A new study reveals a suite of quantum Hall states that have not been seen previously, shedding new light on the nature of electron interactions in quantum systems and establishing a potential new platform for future quantum computers.
Scientists revealed previously unobserved and unexpected FQH states in monolayer graphene that raise new questions regarding the interaction between electrons in these states.
In the 14 years since its discovery, graphene has amazed scientists around the world with both the ground-breaking physics and technological potential it displays. Recently, scientists from Penn State University added to graphene's gallery of impressive scientific achievements and constructed a map that will aid future exploration of this material. This work is emblematic of the large number of university-based materials research efforts that use the MagLab to explore the frontiers of science.
Decades ago a mechanism was proposed that described a quantum phase transition to an insulating ground state from a semi-metal (excitonic insulator, or EI) using very similar mechanics to those found in the BCS description of superconductivity. The discovery of this transition to an EI in InAs/GaSb quantum wells is striking not only for the long-sought experimental realization of important physics, but also the presence of recently proposed topological behavior.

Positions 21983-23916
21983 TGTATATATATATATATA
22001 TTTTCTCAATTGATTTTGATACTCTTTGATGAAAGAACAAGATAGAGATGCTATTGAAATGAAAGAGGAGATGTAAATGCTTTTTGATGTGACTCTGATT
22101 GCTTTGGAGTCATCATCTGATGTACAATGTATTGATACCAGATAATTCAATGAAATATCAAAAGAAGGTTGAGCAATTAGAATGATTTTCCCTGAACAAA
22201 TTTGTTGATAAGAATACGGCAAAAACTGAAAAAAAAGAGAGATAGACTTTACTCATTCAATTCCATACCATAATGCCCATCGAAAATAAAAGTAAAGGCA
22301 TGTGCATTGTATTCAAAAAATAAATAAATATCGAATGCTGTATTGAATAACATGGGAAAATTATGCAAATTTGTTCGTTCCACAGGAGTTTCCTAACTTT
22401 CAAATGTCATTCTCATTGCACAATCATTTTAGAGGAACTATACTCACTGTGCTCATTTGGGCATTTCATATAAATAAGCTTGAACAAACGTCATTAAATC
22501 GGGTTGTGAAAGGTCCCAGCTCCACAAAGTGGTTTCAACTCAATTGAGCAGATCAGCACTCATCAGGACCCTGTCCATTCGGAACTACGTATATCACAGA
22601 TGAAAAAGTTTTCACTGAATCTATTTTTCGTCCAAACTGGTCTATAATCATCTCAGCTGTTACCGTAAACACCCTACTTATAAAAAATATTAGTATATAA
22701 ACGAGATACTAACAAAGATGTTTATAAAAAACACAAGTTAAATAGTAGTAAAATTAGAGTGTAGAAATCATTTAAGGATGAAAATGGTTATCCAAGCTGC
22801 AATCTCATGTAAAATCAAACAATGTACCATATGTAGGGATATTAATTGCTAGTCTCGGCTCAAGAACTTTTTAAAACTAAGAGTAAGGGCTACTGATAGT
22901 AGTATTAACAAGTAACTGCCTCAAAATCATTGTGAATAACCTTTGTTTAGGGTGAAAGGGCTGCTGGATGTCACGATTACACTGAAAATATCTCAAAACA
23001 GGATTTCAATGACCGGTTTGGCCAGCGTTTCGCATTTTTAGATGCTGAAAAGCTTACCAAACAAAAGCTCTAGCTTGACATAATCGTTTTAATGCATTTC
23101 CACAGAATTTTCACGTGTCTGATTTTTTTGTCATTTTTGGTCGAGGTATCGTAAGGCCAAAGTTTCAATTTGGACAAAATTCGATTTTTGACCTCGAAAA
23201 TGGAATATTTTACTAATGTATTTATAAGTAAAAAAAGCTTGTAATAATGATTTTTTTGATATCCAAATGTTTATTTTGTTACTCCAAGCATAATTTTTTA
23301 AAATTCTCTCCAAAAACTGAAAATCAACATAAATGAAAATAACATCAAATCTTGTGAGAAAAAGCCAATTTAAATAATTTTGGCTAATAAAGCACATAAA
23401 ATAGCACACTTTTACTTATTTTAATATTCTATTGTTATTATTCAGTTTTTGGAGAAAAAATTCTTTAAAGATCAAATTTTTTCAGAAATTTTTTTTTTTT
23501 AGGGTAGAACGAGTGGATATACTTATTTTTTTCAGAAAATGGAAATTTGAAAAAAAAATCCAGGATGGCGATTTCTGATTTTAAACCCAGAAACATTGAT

Physicists prove a 30-year-old theory — the even-denominator fractional quantum Hall state — and establish bilayer graphene as a promising platform that could lead to quantum computation.
Two independent research teams observed same behavior in double bilayer graphene.
Discovering previously unobserved quantum states nested inside the quantum Hall effect in a single-layer form of carbon known as graphene, researchers have found evidence of a new state of matter that challenges scientists' understanding of collective electron behavior.
New kind of quantum Hall state observed in graphene superlattices.
Studies of the magnetotransport of strongly interacting 2D holes in high mobility, gated, GaAs quantum wells have been carried out a very low temperatures to search for possible anisotropy in the field-induced re-entrant insulating phase. The latter phase was observed in the resistivity at a magnetic field that depended on hole density but that was independent of current direction. This shows that the re-entrant insulating phase is not due to a proposed anisotropic stripe order, but is instead caused by Wigner crystallization.
The work by Chen et. al. explores the quantum hall effect (QHE) that develops in BiSbTeSe2 at low temperatures and high magnetic fields. BiSbTeSe2 is a topological insulator, meaning it is a bulk insulating material that at low temperatures develops a quantum mechanical state that allows conduction of electrons at the surface similar to a metal. The observation of the QHE in BiSbTeSe2 is further confirmation of the theory governing these unique materials.